When Sunshine Cruz snapped at sexual predators who were leaving lewd comments on her and her daughters’ pictures, I thought that people would get the message—women will wear what they want and men don’t have a say in that. But recent tweets from Sunshine’s daughters proved me wrong.
Sam Cruz’ tweet reminded everyone that she and her younger sister, Chesca, are still minors and the memes posted on Facebook that sexualize them are gross and disturbing. She also included a warning: “To all the men posting about us, please watch your words.” She also tweeted a picture of men posting about Chesca on a “dibs” page from two years ago. She reiterates that at that time, Chesca, who was only 12 years old, was unable to do anything about the comments sexualizing her.
Sunshine herself also posted the photos of the comments about Chesca on Twitter, calling out her children’s schoolmates. She lists their names and says, ” I hope you’ll have the courage to face us and say these things straight to our faces.”
Schoolmates ng mga anak ko pa pala itong tatlo.
I hope you’ll have the courage to face us and say these things straight to our faces.
Joshua De Jesus pic.twitter.com/rSj8fqm9q6
— Sunshine Cruz (@sunshinecruz718) July 13, 2020
Angelina, the eldest, also defended her younger sisters against those who continue to sexualize them, saying that she’s tired and “it’s not funny and it’s not amusing, it’s disgusting.”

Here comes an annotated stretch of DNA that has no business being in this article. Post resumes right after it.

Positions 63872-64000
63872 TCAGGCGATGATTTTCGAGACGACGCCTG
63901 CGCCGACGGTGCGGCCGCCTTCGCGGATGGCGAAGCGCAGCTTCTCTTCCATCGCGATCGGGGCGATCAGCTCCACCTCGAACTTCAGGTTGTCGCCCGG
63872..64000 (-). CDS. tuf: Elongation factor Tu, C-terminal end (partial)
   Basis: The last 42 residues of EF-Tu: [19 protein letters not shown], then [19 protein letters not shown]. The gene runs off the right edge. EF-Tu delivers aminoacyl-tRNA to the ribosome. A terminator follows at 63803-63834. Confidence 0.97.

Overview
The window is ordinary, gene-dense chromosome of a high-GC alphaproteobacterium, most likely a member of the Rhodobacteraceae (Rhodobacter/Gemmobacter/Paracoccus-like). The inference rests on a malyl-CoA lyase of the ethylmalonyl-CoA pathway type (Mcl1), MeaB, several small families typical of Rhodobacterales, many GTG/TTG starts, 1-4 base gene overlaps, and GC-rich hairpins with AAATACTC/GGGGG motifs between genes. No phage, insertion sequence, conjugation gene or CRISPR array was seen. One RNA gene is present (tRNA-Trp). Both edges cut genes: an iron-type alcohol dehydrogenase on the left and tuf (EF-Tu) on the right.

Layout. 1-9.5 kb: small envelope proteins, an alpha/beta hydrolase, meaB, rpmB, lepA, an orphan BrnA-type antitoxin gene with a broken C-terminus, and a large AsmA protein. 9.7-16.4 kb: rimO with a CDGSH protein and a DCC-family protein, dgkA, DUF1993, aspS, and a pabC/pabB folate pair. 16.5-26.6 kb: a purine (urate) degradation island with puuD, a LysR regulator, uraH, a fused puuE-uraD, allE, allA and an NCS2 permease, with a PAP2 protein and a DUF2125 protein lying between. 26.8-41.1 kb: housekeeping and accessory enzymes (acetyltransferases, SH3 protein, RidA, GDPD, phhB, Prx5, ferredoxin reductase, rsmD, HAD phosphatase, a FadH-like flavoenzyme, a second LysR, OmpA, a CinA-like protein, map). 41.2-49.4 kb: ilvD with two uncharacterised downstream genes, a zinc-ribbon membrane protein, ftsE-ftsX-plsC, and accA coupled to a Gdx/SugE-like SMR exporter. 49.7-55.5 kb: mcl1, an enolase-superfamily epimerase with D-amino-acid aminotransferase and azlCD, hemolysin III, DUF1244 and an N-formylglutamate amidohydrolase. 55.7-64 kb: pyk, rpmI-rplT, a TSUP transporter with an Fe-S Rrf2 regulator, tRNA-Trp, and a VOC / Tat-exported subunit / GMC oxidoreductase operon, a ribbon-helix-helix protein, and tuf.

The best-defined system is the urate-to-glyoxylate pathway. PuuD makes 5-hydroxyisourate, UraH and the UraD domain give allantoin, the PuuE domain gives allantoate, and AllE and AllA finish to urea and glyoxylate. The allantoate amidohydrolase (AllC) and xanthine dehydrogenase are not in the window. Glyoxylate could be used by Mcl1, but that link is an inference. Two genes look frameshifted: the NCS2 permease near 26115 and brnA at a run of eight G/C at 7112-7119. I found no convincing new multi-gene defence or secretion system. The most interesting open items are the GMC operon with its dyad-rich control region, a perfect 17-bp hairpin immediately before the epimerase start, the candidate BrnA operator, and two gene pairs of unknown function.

Angelina continued the Twitter thread by saying that putting the blame on what women wear is the reason why rape culture exists. She called on people to educate themselves and their friends and to call out these kinds of posts.
Last week, Sunshine Cruz defended her daughters against online sexual harassment after posting a photo of the four of them swimming in an inflatable pool. Sunshine let out her frustrations in her personal Facebook account, saying, “Do not blame women for the choice of clothes they wear. Believe me kahit nakabalot o gown pa kami sa beach may mga bastos pa din. Never blame women rather blame yourself dahil kahit pinagaral kayo ng mga magulang mo, lumaki parin kayong bastos at manyak.”
At the onset of the lockdown brought by the coronavirus, global and local statistics projected increased cases of online child sexual abuse. Studies have confirmed that the Philippines is a global hotspot of sexual exploitation of children. UNICEF also reported that around 80% of Filipino children are at high risk of online sexual abuse mainly because of the unsupervised social media behaviors.
Last May, the Department of Justice said that reports of online sexual exploitation of children increased by 264 percent. Facebook groups have also been found to peddle pornographic materials that feature minors.
Screengrab from “Kaya Mo Ba” official music video
We hope #HijaAko serves as a wakeup call to end protecting celebrity sexual abusers
Kakie vs. boomers: Calling someone “hija” does not give you the high ground
On #HijaAko and her triggers—a conversation with a sexual abuse survivor
Is restorative justice the answer to ending rape culture?